American culture has a healthy appreciation for doctors and the life saving knowledge they possess thanks to shows like ER, Grey’s Anatomy, and even House. Perhaps it’s because an emergency root canal makes for less than compelling drama, but dentists don’t receive the same kind of appreciation patients generally reserve for those with an M.D. after their name.
When asked, most people will give you a long list of thing they’d rather do than visit the dentist. The thought of needles, drills, and someone else’s hand in their mouth make many people neglect their teeth in ways they shouldn’t, unless they hope to have the smile of a professional hockey player one day.
Considering how far medicine has come in just the last 150 years (a lobotomy was still an acceptable means of treatment for schizophrenia until the late 1960s for example), imagine what visiting the dentist was like during the early days of the profession.
During the Middle Ages, monks and barbers (yes, the same kind that still cut hair today) acted as dentists to those in enough pain they didn’t mind becoming afternoon entertainment. It wasn’t uncommon for tooth extractions to be held in the middle of the town square, on a stage, surrounded by jugglers and members of the community standing around gawking.
By the early 19th century, dentistry had begun to resemble the profession we know today. In U.S., the dental profession first began to organize itself in the mid-19th century, when the American Dental Convention and the American Dental Association, the country’s two leading dental organizations, were formed in 1855 and 1859, respectively. Since the concept of preventative dentistry (brushing and flossing regularly) didn’t become part of mainstay dentistry until after World War II, the job of the 19th century dentist was one of pulling teeth and drilling and filling cavities.
Finding the right material to use in early dental fillings could easily be described as a process of trial and error. Lead was once considered an acceptable material to use as a dental filling because the metal was soft, ductile, and easy to use. Fortunately, the metal proved too soft to stand up to the rigors of daily chewing, and was quickly abandoned for a stronger, but equally as malleable material, gold.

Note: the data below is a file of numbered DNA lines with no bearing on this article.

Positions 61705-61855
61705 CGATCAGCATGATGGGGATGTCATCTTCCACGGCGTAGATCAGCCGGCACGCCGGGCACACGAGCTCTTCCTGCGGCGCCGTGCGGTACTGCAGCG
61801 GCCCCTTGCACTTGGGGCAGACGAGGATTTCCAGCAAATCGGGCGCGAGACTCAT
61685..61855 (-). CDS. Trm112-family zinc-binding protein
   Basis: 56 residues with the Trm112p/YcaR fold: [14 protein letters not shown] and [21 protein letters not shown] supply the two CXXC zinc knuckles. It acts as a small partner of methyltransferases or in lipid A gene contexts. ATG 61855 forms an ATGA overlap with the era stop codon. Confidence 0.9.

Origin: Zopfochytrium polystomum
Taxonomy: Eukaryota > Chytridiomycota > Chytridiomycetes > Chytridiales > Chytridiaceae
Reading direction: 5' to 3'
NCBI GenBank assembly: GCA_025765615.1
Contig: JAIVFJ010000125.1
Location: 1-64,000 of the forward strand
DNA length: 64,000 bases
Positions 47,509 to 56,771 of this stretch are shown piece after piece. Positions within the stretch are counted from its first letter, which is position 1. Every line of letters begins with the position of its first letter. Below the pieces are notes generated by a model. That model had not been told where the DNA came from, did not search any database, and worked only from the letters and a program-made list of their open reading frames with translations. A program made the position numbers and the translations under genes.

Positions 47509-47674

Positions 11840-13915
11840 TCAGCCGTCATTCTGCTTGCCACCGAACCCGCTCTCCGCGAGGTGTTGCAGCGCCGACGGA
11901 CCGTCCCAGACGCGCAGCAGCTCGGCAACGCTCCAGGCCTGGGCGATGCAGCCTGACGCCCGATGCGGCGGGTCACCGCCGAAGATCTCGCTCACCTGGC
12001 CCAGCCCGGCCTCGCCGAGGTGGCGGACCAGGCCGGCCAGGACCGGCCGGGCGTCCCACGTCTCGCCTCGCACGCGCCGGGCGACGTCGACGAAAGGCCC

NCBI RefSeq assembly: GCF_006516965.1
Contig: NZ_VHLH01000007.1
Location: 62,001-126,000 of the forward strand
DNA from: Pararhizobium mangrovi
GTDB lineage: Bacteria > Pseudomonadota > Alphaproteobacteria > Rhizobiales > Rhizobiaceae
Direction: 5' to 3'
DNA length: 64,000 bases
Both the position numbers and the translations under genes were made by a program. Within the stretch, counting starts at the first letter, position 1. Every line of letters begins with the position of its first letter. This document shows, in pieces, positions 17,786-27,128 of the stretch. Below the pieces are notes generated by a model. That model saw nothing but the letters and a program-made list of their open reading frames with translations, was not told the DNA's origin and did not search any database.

A popular, but expensive choice, gold was installed by repeatedly ramming small amounts into the cavity with a sharp instrument until the cavity was full. Patients who could not afford gold were given tin fillings instead. Unlike gold, tin was not as effective a material for use in fillings, and could easily oxidize in the mouth, turn black and cause tooth decay.
Other materials that were tried, but found unsuitable for dental use, included platinum (too hard), silver (oxidized too quickly), aluminum (not malleable enough), and even asbestos, which was used to fill the gap between a filling and a sensitive tooth. Dentists first began using amalgam fillings, which closely resemble filling used today, during the Civil War, and have made steady progress in dental technology ever since.
So the next time you start dreading a trip to the dentist, just remember that it could be worse, and that at least there won’t be anyone juggling nearby.